It is located at 54° 54′ South, 67° 29′ West, and as an approximate area of 22 km and its population is 50 inhabitants The islands surface is mostly covered by Magallanic forest.

Arbitration of 1977 (followed the one of 1971) awarded the Gable Islands to Argentina and delimited their adjacent waters, but was declared void by this country, although accepted by Chile.

Finally, the 1984 Treaty of Peace and Friendship definitively recognized Argentine sovereignty over these islands.

Gable and the other surrounbding islands are all comprised in WAP ARG-23

The Fifth Ocean

Update your atlas: Southern Ocean recognised as world’s fifth ocean by Nat Geo cartographers
Earth comprises 71 per cent of water and those familiar with geography know that there are four oceans surrounding the landmass. Four? No, now there are five oceans. The National Geography cartographers have now identified the Southern Ocean as the fifth ocean on the planet.

The development comes on the occasion of World Oceans Day which was marked on June 8. The new ocean has been identified by the National Geography Society which has been making maps since 1915 and had so far recognised the Atlantic, Pacific, Indian, and Arctic oceans.

Thanks and credit to:  https://www.indiatoday.in/science/story/southern-ocean-recognised-as-world-s-fifth-ocean-by-nat-geo-1812850-2021-06-09

Polar Awards, what a passion!

Recently, Volker, DL8JDX did achieve two new Polar Awards.

The North Pole &  South Pole – DX Trophy (NSP).

Rules and conditions here below:

DX TROPHY AWARDS GROUP gives out the trophy “NORTH & SOUTH POLE TROPHY”

for two-way QSO’s / SWL ‘s at various stations in Antarctica below 66°South and the Arctic above 66° North, for any period of time on any bands.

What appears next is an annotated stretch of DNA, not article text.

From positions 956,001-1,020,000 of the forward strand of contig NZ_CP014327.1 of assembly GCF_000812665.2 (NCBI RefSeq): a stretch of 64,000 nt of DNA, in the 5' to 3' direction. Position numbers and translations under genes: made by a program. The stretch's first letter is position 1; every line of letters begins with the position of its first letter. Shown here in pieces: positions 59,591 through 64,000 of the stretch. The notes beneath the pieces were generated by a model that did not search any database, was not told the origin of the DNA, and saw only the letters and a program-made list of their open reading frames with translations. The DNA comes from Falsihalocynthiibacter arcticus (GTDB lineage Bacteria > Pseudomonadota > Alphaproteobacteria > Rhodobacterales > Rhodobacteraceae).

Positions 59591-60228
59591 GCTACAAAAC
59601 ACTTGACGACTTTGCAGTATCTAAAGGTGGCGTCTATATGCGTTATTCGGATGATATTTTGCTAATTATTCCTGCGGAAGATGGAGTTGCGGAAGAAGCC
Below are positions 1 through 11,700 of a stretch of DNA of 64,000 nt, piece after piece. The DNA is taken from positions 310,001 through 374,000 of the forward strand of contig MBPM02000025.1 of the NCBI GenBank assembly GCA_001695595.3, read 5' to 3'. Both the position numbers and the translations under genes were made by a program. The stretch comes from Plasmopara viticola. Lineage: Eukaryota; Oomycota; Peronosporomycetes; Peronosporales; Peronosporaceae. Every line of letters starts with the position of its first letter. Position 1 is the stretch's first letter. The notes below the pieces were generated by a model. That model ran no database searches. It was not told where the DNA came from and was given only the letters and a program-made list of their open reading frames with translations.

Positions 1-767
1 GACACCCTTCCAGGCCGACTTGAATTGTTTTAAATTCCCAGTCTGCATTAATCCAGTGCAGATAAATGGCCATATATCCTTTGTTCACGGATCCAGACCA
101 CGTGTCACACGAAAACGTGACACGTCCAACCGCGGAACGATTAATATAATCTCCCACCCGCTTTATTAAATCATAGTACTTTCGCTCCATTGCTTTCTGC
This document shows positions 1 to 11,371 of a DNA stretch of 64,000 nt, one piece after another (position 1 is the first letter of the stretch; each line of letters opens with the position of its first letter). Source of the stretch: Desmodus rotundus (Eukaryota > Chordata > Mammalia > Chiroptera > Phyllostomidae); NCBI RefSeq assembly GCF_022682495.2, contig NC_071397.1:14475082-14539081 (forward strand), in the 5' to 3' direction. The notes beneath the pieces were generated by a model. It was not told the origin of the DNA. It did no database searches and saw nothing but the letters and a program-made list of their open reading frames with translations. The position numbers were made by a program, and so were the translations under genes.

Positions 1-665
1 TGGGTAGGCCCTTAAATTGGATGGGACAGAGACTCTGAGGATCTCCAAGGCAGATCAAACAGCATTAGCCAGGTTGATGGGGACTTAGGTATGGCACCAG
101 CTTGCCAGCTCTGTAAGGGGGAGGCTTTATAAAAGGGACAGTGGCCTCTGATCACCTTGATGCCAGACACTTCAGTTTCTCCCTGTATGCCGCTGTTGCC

To get  the trophy, the requirement is:

Arctic:  30 different stations   including at least 20  different islands and 5 nations (e.g.: Russia, Denmark, Norway, Canada, Sweden, USA/Alaska ..) located above 66 degrees

Antarctica: 20 different stations including at least 10 different bases and 5 nations (for example: Russia, China, Argentina, Chile, USA), located above 66 degrees.

For those with connections from the North and South Geographic Poles: (for example: КС4AAA and  RØPOL) there will be a special sticker.

Awards can be requested with different modes:

CW, SSB, DIGI, MIX (CW/SSB), ALL (CW/SSB / DIGI)

Free-form application: CALL – DATE- BAND- MODE-QTH.

Confirmation: QSL or LOTW / Сlublog scans.

The trophy is made of glass 2.5D printing, size 250 x 200 mm.
Information about fee and delivery  and other details can be requested by e-mail at:

mydxtrophy@gmail.com

Another one jut received  by Volker DL8JDX is  the Russian Antarctic Bases Award (RABA), issued by the famous  Russian Robinson Club.

The  Awards program  of RRC (http://www.rdxc.org/rrc/awards_e.htm) foresees  several choices of different and interesting  certificates and plaques  related to the passions of each radio amateur. To get more, check: http://www.rdxc.org/rrc/AWARDS/raba_e.htm

TNX DL8JDX

Heritage Expeditions – MS Hanseatic  former “ Grande Dame”  of Polar Exploration

 is excited to announce the world-renowned Polar exploration vessel formerly known as MS Hanseatic and Society Adventurer will be joining the fleet from May 2022.